Given the lack of a manager at Wolves, it will be Mick McCarthy’s former assistant, Terry ‘Clipboard’ Connor who takes the reins at Wolves away game at Newcastle United. Given this progression, it is not expected that there will be a number of changes to the personnel selected. One player, though, is surely guaranteed a place – Wayne Hennessey.
Yes, he made a massive error in McCarthy’s defeat to West Brom, an error that allowed them to retake the lead and was possibly the defining moment of the match that cost McCarthy his job. But, Hennessey had kept Wolves in the match in the first half; without him in the initial 45, McCarthy could well have been handed his P45 during the halftime break. So, with Tim Krul arguably the goalkeeper of the season so far, it is logical to look at the two goalkeepers and how they compare:
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In terms of pure goalkeeping, it can be difficult to compare given the difference in the quality of defences in front of the goalkeeper. But, what is clear straight away is that Hennessey has made nearly twice as many saves Krul. Given that Krul plays behind a better defence, this is perhaps unsurprising. But, when you compare the number of saves compared to the number of chances the opposition has, Hennessey’s stock rises slightly, saving one in every 3.38 chances, compared to Krul saving one in every 5.18. Arguably, most impressive statistic for Hennessey is his record of not missing a cross he has come for. This is in contrast to his first season in the Premier League, when he missed two despite only making 13 appearances. Any Wolves fan will tell you that this is an area that Hennessey has dramatically improved on.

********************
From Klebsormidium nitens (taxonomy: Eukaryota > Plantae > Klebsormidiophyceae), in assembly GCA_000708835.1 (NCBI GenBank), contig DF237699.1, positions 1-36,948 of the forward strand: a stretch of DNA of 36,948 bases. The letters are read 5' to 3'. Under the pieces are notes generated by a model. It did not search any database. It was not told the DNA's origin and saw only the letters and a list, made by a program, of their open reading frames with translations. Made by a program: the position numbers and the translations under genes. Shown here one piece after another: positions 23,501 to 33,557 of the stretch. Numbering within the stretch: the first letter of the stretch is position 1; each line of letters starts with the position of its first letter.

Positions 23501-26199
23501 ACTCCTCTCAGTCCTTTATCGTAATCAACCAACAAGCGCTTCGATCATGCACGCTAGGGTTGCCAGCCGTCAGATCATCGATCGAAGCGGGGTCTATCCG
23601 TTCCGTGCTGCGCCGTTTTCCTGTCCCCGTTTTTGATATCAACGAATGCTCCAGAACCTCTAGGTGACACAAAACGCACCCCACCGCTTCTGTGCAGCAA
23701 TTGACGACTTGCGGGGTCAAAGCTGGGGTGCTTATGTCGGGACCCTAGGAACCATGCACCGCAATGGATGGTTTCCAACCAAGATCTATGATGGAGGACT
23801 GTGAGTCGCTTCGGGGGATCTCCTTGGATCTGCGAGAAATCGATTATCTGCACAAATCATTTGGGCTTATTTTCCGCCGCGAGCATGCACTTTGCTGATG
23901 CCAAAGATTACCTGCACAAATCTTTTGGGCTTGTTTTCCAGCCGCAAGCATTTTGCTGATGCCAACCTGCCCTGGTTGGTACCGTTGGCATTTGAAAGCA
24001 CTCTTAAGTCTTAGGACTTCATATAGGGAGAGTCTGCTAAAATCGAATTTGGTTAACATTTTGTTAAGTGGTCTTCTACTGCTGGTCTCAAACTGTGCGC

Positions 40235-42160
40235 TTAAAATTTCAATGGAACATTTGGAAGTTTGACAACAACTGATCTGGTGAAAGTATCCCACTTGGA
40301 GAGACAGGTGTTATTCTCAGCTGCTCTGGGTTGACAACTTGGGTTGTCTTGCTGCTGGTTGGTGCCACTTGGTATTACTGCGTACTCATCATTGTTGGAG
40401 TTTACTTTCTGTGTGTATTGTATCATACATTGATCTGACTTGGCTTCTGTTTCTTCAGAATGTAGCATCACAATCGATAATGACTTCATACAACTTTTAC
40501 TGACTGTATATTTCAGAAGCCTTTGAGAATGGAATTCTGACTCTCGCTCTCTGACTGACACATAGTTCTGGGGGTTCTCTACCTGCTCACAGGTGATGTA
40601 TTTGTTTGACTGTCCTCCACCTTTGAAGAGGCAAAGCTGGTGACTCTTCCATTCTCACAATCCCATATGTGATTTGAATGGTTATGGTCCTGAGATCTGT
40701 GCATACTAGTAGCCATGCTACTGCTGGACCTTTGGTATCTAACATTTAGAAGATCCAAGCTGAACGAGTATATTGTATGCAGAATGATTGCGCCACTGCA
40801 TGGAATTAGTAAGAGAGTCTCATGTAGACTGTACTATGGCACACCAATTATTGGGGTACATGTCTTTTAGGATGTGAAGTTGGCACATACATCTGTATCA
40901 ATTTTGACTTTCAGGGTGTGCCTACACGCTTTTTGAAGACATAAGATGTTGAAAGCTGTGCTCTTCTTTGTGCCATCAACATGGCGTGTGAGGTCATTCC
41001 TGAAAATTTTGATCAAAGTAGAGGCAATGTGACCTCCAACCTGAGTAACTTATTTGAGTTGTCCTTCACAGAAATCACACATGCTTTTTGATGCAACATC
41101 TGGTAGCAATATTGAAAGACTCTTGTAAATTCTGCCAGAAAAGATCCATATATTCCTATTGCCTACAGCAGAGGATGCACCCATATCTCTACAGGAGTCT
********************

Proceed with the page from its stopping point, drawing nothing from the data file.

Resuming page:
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From the second table the first thing that stands out is Hennessey’s long pass completion rate, which is 8% higher than Krul’s. What isn’t shown by the stats is that Hennessey is naturally two footed, and is equally happy taking goal kicks with either his left or right foot – a huge advantage if you have a striker bearing down on you, although this didn’t necessarily help during the Manchester City game at the Etihad Arena earlier in the season. Where they are similar is the number of times the ball is played into the opposition half, demonstrating the direct nature of both teams, happy to allow the likes of Steven Fletcher, Demba Ba, Leon Best and Kevin Doyle to challenge for the ball.
All of the Opta Stats from this article are from the EPLIndex.com Stats Centre. You can subscribe now for access!